At Virginia Tech, the CAVE can be used by faculty members and students from all university disciplines. Mathematics professors can bring their students inside geometric shapes. Engineering classes can put together and take apart complex structures. Veterinary surgeons can prepare for operations by viewing large-scale simulations of animal organs. Architect students can design 3-D structures and rearrange them with the wave of a wand.

Three research areas are targeted for CAVE applications during the first year of use: molecular modeling in biochemistry, failure and reliability in fiber-reinforced composites, and molecular modeling in material science.

Tech students and faculty members already have access to computer graphics and modeling programs, but the CAVE offers visual information that cannot be delivered by flat computer screens or virtual-reality helmets, Kriz says. "With sight comes insight. In the CAVE, I can control a complete scene or structure. If I can control a structure, I can design a new property for it."

Kriz says Tech CAVE users also will include industrial affiliates. Five companies already have expressed an interest in using the CAVE, where they will be able to design and test products without incurring many of the traditional research-and-development costs.

The University of Illinois has garnered $12 million worth of industry contracts for use of its CAVE, Kriz said.

The Tech visualization lab will provide university-wide technical support for the CAVE and its users. Kriz and his NCSA CAVE colleagues can help university and industrial users create their own programs.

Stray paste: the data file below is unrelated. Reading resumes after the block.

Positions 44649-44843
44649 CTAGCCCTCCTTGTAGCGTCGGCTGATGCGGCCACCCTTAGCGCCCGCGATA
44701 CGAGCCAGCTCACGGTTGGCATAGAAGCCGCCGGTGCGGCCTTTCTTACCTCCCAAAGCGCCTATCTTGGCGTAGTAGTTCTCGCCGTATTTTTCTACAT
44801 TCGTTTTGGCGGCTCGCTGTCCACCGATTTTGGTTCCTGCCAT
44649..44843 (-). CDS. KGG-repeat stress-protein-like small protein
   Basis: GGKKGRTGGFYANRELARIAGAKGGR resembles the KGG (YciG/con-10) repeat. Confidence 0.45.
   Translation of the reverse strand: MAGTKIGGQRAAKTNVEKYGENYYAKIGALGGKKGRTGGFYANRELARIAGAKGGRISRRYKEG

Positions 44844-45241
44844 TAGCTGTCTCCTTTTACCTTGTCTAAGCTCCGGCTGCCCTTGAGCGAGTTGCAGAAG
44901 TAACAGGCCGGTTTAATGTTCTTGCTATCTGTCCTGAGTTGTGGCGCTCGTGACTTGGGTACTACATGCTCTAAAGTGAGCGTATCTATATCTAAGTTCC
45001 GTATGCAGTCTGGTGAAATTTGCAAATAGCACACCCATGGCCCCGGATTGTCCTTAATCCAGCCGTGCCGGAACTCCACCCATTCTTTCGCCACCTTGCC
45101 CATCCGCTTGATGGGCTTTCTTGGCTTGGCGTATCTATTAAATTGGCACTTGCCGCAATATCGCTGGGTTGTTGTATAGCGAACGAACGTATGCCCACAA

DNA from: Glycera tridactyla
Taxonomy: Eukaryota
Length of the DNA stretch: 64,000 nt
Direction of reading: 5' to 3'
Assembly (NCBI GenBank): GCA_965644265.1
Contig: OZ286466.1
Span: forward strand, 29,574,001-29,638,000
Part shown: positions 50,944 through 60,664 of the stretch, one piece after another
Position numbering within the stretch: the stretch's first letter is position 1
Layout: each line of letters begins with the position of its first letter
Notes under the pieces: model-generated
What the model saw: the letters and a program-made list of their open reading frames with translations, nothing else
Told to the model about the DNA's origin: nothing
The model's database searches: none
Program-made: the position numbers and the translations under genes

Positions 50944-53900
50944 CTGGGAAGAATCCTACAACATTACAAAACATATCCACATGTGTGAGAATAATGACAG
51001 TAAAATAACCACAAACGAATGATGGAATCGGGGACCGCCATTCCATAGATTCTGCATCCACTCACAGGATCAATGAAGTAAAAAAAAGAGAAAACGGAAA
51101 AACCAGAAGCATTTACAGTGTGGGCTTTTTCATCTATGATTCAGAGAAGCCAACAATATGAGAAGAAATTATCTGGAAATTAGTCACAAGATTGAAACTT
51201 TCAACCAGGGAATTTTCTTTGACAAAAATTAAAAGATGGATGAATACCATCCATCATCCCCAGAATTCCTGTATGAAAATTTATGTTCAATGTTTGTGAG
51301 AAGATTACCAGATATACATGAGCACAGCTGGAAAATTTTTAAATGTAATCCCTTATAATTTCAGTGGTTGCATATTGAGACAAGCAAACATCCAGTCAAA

The Tech HCI Group, led by Computer Science Department Head John M. Carroll and research scientist Deborah Hix, will provide training in CAVE use and will develop 3-D interfaces between users' computers and the CAVE system.

The NSF grant also enables Tech to form a partnership with the University of Illinois National Center for Supercomputing Applications (NCSA). NCSA is providing the developmental hardware for the CAVE free of charge in exchange for evaluations by the Tech HCI Group, which will test CAVE users, collect usability data, and perform cost/benefit analyses to find and resolve CAVE performance problems.

The partnership with NCSA also enables Tech to become a super-computing center, which will provide Tech CAVE users with access to a powerful nation-wide computer graphics network. "A user at Tech could receive graphics from an electron scanning microscope in a lab across the country," explains Kriz.

"There are only four CAVE infrastructures in the world," Carroll said. "Virginia Tech's project represents a major acquisition of research equipment that can be used by people in a wide variety of fields."

To make the CAVE an interdisciplinary tool, to put it in use university-wide and make it available for industrial affiliates as well, and to ensure that it is accessible to faculty members and students will be a complex undertaking, Kriz acknowledged. However, he believes, that is what makes the Virginia Tech CAVE proposal exciting. "You can't differentiate research from education in this project," he said.